Government departments are challenged by the need to drive greater digital government initiatives enabling digital integration across their own department and the departments with which they collaborate and coordinate. The need to deliver services to citizens online and through digital platforms has never been greater. Firstly, there is centrally mandated pressure to reduce costs and drive efficiency through intelligent IT deployment. Secondly, consumer expectation from digitally-savvy citizens, demands that departments innovate and offer consumer-friendly services through mobile devices, the cloud and in real-time.
Crime and justice services in particular have much to gain from embracing digital integration. But the complexity of their ecosystems – multiple, disparate departments – and the sensitive, confidential nature of the information gathered and processed makes forward movement a slow march. Many government departments delivering crime and justice services to citizens are shackled by bureaucracy and paralysed by fear of public inquest and litigation if they get it wrong.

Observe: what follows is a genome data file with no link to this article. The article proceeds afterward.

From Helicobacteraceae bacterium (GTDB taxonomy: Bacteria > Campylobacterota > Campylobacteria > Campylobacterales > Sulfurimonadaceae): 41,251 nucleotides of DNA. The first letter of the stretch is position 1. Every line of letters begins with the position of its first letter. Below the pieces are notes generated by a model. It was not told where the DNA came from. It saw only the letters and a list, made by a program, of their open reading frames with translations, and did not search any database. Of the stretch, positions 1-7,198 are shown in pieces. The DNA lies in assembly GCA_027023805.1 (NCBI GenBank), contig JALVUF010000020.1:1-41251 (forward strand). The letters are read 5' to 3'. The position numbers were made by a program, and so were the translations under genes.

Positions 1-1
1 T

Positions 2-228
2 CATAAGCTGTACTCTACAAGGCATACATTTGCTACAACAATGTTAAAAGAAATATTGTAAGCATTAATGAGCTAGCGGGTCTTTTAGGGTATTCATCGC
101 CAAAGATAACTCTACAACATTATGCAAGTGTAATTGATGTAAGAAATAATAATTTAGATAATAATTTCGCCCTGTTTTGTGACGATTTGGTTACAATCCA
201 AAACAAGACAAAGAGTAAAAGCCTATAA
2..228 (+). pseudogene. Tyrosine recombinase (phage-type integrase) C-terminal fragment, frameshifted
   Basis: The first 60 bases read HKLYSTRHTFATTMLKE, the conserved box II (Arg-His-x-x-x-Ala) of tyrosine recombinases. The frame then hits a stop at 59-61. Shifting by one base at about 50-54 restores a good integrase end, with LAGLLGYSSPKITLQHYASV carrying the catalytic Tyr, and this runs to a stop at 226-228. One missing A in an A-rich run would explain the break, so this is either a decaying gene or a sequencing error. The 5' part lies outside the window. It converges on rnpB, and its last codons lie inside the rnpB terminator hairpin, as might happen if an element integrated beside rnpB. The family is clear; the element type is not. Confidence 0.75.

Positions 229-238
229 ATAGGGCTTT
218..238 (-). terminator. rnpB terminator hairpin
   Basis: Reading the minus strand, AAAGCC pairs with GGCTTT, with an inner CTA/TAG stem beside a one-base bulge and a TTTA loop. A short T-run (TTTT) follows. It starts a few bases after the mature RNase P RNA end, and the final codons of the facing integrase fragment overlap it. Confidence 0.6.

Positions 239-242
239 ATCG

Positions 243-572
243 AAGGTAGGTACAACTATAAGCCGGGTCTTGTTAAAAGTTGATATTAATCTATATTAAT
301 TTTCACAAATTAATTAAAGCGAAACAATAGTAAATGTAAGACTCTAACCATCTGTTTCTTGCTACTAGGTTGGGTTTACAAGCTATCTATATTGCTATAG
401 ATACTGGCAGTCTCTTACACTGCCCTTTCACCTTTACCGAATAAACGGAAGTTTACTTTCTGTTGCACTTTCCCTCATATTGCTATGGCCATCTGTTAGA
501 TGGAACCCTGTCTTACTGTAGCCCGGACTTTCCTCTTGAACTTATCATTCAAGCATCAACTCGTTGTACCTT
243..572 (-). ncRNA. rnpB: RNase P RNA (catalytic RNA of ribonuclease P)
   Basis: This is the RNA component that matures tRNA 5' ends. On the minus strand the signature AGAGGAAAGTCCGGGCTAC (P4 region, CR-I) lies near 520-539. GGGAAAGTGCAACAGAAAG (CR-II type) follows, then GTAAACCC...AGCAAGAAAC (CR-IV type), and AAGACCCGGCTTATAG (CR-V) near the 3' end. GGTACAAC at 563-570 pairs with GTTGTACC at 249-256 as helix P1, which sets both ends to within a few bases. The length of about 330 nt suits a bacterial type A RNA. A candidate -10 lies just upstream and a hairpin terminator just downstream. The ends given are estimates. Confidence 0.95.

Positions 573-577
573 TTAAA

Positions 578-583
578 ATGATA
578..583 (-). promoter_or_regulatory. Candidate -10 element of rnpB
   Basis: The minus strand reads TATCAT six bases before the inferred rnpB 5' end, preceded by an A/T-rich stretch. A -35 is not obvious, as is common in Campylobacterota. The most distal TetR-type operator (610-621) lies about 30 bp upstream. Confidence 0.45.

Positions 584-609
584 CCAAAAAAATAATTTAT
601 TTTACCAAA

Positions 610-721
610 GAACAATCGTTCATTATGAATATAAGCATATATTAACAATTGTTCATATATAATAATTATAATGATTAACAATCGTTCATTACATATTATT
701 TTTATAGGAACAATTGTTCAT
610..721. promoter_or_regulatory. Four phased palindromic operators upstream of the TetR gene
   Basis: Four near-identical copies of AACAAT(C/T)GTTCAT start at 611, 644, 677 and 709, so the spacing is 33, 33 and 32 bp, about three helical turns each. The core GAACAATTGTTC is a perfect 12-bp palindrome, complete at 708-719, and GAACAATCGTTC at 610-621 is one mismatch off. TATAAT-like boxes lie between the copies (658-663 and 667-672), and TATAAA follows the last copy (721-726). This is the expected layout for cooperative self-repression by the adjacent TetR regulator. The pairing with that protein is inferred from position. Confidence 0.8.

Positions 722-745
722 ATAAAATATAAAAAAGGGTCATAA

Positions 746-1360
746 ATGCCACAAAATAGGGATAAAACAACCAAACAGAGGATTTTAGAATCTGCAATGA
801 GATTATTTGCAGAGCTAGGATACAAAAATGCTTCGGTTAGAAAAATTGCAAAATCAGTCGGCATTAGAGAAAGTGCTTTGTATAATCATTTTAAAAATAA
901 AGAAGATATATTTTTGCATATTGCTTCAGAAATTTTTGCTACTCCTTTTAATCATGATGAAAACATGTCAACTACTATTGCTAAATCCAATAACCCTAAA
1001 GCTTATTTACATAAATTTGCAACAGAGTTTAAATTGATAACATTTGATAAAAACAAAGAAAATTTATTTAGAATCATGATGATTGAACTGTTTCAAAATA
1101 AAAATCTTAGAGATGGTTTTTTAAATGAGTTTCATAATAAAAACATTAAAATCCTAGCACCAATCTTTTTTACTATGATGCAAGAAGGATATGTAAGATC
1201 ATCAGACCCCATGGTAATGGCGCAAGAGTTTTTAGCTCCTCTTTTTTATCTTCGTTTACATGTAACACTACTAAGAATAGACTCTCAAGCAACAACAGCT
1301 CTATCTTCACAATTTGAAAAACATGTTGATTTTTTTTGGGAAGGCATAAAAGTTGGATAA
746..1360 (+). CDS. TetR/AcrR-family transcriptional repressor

Autonomous departments with their own budgets, lack of cross-agency funding and no centralised leadership means that departments which collaborate and coordinate on a daily basis are divided by digital walls which seem unlikely to be broken down.
But whilst an end-to-end crime and justice system, linked by a single holistic IT system is unlikely, departments can ill afford to ignore the benefits of innovative technology. Nor should they be railroaded into short-term fixes which are not equipped to deliver long-term benefits